videos

Video: Alpine Linux-based LiveCD with OpenVZ kernel / tools

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I recently encountered an Alpine Linux developer in the #openvz Freenode IRC channel who was working on an Alpine Linux-based LiveCD that uses the OpenVZ Legacy stable kernel and tools. If you aren't familiar with Alpine Linux (and I wasn't prior), it is a very minimal Linux distro that uses BusyBox. The LiveCD shafire (his IRC nick) created is ~ 100MB in size. Since I know OpenVZ very well, shafire asked me to lend a hand with testing.

I recorded a screencast that shows using the LiveCD from start to finish. Being very small, and needing storage space for containers, besides the LiveCD you really need a disk partition for permanent storage. The video shows booting the CD, a few manual steps that are needed to get a proper environment established, creating two containers, starting them, entering them and running some simple commands, shutting them down, and shutting down the host. I did all of the testing using a KVM virtual machine which made it easy for video capture. The video runtime is about 11 minutes and there was no editing of the video... everything is absolutely in real-time with no speedups. It is just THAT fast. :)

The embedded video is in webm/vp9 format and should play fine in contemporary versions of Firefox and Google Chrome. If you are using another browser and can't play the video, feel free to use the link under the video to download it and play with a recent version of the VLC media player. Looks like some video feeds that pick up my blog (planet.openvz.org for example) aren't embedding it properly so in that case, use the link under the video. That should work.

If you prefer to download and play in local media player, here's the direct URL:
alpine-based-openvz-livecd-demo.webm

For those interested in screencast creation and video conversion stuff, I used vokoscreen to capture my screen. It natively output a 175.9 MB .mkv file. I used ffmpeg to convert it to a webm file (vp9 video codec, no audio). The resolution is > 480p and the quality is very good... but amazingly, the filesize for the 11 minute video is only 1.7 MB. I guess ffmpeg / vp9 are awesome at comrpession of this genre of video. I set an upper limit of 200 Kbit for the video bitrate but using a variable bitrate it was able to greatly reduce the bitrate for the bulk of the video.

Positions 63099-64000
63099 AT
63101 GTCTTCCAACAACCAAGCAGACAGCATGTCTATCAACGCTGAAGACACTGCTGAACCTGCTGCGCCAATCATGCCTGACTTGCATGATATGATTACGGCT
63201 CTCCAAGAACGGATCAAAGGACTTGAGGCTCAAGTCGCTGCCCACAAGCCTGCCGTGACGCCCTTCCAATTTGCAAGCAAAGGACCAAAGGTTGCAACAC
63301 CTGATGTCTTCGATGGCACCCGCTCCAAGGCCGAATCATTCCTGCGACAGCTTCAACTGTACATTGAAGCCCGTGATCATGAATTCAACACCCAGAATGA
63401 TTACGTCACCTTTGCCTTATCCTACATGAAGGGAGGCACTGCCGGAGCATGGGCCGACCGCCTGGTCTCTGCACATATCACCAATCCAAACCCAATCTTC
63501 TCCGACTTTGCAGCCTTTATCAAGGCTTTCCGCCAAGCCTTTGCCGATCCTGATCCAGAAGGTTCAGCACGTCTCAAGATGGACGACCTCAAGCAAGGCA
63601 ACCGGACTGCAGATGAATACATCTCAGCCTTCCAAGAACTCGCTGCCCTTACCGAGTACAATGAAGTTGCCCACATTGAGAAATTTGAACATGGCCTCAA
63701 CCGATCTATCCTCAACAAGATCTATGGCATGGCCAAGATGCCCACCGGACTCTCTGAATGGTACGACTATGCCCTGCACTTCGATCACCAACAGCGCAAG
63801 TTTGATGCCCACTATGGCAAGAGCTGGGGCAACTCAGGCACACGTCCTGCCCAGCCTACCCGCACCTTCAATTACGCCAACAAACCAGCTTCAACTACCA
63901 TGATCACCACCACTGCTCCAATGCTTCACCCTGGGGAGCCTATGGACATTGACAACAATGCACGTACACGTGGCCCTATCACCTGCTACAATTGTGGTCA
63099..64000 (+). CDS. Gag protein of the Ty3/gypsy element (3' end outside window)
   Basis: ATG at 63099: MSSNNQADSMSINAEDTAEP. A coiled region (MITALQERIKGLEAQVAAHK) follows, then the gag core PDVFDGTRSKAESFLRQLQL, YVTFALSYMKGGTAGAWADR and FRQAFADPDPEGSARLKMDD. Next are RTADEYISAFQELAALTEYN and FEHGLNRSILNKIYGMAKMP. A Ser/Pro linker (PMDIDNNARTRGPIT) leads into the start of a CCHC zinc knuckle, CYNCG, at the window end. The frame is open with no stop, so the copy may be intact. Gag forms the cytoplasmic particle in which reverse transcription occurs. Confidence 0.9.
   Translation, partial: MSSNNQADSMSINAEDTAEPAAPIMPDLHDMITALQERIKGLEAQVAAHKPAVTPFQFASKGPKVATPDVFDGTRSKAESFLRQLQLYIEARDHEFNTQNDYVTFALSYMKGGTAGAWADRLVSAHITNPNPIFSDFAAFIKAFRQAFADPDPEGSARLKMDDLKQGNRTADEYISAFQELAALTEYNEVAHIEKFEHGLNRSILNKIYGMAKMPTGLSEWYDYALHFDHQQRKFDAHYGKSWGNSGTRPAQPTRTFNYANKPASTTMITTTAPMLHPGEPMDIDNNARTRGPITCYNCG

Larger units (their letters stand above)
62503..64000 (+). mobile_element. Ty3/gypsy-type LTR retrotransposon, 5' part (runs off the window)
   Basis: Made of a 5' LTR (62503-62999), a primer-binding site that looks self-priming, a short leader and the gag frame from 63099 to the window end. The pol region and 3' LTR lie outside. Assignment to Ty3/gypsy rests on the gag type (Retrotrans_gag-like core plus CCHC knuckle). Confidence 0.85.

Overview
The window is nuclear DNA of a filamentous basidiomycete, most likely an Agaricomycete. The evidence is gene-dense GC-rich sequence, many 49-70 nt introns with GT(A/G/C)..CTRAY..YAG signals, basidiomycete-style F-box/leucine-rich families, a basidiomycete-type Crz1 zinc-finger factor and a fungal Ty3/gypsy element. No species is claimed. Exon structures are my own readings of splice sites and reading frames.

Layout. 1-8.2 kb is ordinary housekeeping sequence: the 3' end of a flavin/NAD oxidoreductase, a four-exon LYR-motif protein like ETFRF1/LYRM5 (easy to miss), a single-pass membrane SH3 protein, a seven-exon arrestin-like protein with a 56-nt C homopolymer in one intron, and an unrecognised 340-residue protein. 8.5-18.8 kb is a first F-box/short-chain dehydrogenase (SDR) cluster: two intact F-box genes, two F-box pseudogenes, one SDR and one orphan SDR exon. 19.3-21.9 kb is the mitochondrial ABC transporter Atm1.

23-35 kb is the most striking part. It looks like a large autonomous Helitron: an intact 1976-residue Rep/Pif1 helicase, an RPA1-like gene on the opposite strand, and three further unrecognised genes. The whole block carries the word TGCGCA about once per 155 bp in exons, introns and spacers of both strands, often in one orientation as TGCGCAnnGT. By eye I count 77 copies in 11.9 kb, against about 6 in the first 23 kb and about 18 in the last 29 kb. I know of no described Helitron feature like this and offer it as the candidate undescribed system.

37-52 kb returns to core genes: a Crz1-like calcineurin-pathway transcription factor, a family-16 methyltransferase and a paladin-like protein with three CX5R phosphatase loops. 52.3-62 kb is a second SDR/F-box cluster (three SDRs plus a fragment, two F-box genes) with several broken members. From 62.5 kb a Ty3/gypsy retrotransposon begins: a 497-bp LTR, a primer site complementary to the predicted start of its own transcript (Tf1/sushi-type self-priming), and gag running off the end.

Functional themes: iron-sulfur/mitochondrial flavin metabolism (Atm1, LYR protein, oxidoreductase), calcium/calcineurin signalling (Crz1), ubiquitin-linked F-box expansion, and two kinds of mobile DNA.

Video: Raspberry Pi Zero

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Wow. $5. No built in networking but hey. I wonder if I can find a copy of the magazine?

For those with iFrame issues, here is the direct YouTube link:
https://www.youtube.com/watch?v=NFFQmdUc5Vg

Video: systemd Status Report 2015

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Did you know there was a systemd conference? Well there is... and it was even held recently... and the videos from it were published rather quickly. Here is Lenny giving a status update. Enjoy! The first 10.5 minutes are announcements so skip to 10:30 to get to the start of the actual talk.

For those who are iframe impared, here's the direct youtube link:
https://www.youtube.com/watch?v=I4AAjEaTehk

Video: Recent public talk with Linus Torvalds

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Linux Foundation head Jim Zemlin interviewed Linus Torvalds on stage at LinuxCon North America 2015. I thought it was worth sharing. Enjoy!

Here's a direct YouTube link for anyone with browser iframe issues: https://www.youtube.com/watch?v=5xKXHavHJ7U

Here is a summary of an even more recent public interview with Linus from LinuxCon Dublin. I hope a video of it is made available in the not-too-distant future.

Video: Blender's new short film and ffmpeg vp9 test

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About a month ago the Blender folks released a new film project named Cosmos Laundromat.

Two days ago the ffmpeg folks released version 2.8. I saw one of the changes was that for webm they are now defaulting to using the vp9 video codec and the opus audio codec. Previous releases defaulted to webm with vp8 and ogg.

I've been following vp9 for a few years now... and every once in a while I'd try the libvpx tools and ffmpeg's support for vp9... but it was never quite there yet for non-experts (me). With this release, I say that vp9 is very, very close to viable. The only problem is that the encoding speed still leaves a lot to be desired. For the best results, two pass encoding is required. Using a number of 1080p video sources in h.264 format (all of the Blender films downloaded from YouTube) and a contemporary Intel i7 CPU, I get a little over 100 Frames Per Second (FPS) on pass 1 and between 7 - 9 FPS on pass 2. With a video that is ~24 FPS (all my source videos) it takes a little over 3x realtime to encode them. Well, more because of the two passes. The more popular codecs in ffmpeg are better than real time including vp8/ogg-based webm. Of course those numbers are all highly variable depending on the source material and the hardware you run it on... but you get the idea.